We've seen it for years. Disruptive technology disrupts business models. Disruptive applications of technology force innovative change. Some companies react and transition well when faced with innovation that threatens their businesses. Others (most) don't.
The music industry record labels were slow in reacting to the fundamental shift from CD to online distribution. Think about it. Artists used to dream of signing with a label. The label could be very selective in picking artists and controlling support for, and distribution of, the artist's work. And rightfully so, since their revenue was generally based on a percentage of CD sales. So, what happens when CD sales are replaced by online distribution? Merely changing the method of distribution shouldn't make much difference, you would think. Well, how would you feel if you owned a professional baseball team, and you only controlled the ticket prices? The parking, the concessions, the TV and radio rights, and all of the other related revenue streams were controlled, and revenue realized, by third parties? For a change, you, as the owner, would be calling for renegotiation of the player contracts. And, so, we find the same thing happening today.
Labels want to renegotiate their deals. They want a percentage of ALL revenue from CD sales, online sales, appearances, tours, product sales...they want to own a cut of the entire revenue stream. Quite smart. Too bad they didn't figure this out years ago and start transitioning to this new model in a more manageable way by educating the industry as to the coming challenges. Are labels going the way of stock brokers? Has the music industry finally succumbed to "disintermediation", another fancy term for taking out the middle guy? We'll have to wait and see. One thing is for sure, though. If the labels can't figure out how to add value commensurate with their compensation, they are in for a rough road ahead.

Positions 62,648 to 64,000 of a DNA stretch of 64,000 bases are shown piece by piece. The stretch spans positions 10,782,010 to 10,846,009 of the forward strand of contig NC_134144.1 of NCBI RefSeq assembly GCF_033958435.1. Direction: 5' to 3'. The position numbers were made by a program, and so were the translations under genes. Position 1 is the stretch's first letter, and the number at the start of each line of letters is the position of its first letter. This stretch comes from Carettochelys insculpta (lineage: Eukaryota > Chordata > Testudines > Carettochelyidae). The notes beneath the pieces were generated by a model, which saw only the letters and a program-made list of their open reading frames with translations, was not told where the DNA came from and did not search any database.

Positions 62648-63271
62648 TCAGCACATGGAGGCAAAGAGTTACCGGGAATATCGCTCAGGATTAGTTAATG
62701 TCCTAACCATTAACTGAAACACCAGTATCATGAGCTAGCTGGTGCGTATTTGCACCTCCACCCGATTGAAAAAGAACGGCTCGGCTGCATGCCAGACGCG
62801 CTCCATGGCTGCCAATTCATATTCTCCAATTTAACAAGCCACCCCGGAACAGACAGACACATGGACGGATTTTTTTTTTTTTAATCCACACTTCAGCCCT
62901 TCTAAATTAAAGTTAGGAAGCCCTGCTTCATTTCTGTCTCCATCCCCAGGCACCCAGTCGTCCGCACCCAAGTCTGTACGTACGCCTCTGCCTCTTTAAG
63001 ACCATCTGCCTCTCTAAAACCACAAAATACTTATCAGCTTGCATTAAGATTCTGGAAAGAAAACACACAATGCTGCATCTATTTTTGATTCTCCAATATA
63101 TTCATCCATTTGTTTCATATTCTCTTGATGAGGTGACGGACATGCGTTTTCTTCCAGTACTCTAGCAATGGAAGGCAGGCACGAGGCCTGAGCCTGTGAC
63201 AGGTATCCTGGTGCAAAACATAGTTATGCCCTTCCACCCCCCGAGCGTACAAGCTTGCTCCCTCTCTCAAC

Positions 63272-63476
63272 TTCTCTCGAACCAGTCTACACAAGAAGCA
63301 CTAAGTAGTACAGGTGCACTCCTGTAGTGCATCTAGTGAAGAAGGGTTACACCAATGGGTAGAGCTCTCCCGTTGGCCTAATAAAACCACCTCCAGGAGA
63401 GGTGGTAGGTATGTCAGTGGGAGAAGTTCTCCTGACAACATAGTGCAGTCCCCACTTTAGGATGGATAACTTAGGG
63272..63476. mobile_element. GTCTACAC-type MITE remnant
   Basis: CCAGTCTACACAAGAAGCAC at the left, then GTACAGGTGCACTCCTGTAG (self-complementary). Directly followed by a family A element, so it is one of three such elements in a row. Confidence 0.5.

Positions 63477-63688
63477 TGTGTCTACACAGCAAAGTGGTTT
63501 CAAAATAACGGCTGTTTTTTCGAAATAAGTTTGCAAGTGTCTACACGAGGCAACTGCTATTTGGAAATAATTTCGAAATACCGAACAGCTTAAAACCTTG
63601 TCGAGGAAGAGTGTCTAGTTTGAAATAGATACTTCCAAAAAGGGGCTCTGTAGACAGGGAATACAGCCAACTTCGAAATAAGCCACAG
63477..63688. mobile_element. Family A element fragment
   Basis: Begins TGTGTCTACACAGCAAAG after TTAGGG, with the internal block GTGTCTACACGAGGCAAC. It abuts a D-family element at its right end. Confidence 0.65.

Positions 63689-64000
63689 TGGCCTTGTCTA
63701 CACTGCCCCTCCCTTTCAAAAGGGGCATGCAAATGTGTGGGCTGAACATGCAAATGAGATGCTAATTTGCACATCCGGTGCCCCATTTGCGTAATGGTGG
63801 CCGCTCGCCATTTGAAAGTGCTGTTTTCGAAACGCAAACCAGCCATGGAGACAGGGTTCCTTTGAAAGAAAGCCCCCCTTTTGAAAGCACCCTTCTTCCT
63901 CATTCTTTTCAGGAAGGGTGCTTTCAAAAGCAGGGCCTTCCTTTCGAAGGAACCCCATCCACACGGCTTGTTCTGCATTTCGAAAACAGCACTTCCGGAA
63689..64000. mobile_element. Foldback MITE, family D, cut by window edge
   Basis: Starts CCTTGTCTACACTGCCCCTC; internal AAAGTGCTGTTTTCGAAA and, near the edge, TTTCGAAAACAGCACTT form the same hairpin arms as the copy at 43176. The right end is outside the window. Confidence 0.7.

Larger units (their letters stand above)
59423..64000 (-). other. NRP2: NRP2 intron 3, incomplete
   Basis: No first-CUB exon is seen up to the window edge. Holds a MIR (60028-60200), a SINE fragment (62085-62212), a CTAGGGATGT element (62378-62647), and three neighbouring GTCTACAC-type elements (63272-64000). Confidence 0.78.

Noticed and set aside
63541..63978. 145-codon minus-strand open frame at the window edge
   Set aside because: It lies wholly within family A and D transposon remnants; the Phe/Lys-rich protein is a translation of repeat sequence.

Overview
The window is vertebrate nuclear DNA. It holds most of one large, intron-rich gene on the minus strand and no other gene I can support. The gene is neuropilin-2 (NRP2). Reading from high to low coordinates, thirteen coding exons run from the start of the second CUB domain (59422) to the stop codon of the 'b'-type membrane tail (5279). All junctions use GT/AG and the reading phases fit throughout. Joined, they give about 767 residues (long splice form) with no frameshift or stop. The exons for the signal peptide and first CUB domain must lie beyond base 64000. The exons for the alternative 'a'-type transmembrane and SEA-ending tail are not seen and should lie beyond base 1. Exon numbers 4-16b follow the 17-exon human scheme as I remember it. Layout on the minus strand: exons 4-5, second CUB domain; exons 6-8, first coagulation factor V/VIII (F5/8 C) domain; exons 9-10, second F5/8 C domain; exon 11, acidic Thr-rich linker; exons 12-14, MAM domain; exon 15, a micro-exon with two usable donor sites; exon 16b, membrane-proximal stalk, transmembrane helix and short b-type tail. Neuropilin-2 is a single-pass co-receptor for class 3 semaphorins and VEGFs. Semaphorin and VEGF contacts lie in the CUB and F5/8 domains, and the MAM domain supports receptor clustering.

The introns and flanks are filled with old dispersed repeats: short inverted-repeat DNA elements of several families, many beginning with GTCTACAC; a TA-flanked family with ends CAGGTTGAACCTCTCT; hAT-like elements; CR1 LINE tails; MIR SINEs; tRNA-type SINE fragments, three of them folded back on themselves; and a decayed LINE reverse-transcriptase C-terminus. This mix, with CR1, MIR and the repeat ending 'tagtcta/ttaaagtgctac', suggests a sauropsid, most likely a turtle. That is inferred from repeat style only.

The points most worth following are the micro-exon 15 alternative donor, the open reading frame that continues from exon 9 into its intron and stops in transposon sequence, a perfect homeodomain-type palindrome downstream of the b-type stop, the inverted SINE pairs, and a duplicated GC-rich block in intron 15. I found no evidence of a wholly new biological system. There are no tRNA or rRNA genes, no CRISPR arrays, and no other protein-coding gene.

And here's the hard part. The online revenue streams today are complex, and negotiation on a case by case basis with artists will likewise by complex. Both sides need to understand all of the sources of revenue that exist today and are likely to exist in years to come. Relationships are less employer/employee-like, and more partner-like. For instance, if you are a label, and you agree to a revenue split for online record sales, I can easily imagine a business model that generates signficant non-sales revenue you don't get a cut of. And how about sharing online advertising revenue from streaming free video? There the parties need to decide who will take the lead on cutting deals. Are artists going to understand the online music world, and related revenue streams today and in the future, to make good decisions? How, as an artist, do you make sure revenue is accounted for fairly when your song is packaged with other artist's songs on a membership site? Your revenue share might be a percentage of membership dues, but is the percentage of dues fair, and what formulas can be put into play that will adjust compensation fairly? How do you make sure you are being paid fairly?
It is going to be an interesting process to be involved in over the coming months and years. Today, the artists are in a commanding position. They can opt to go it alone and distribute product directly online. Labels have to come to the table with a great value proposition. They don't seem to have any real options. My guess is that labels will try to treat the online music sites the same way they treated the brick and mortar music stores. We'll see if they can pull it off and control the distribution point. If they can, they'll be in control once again. It will take some remarkable strategic and tactical thought leaders working outside of the box to pull this off. Is it possible? I think so. Is it likely? Doubtful.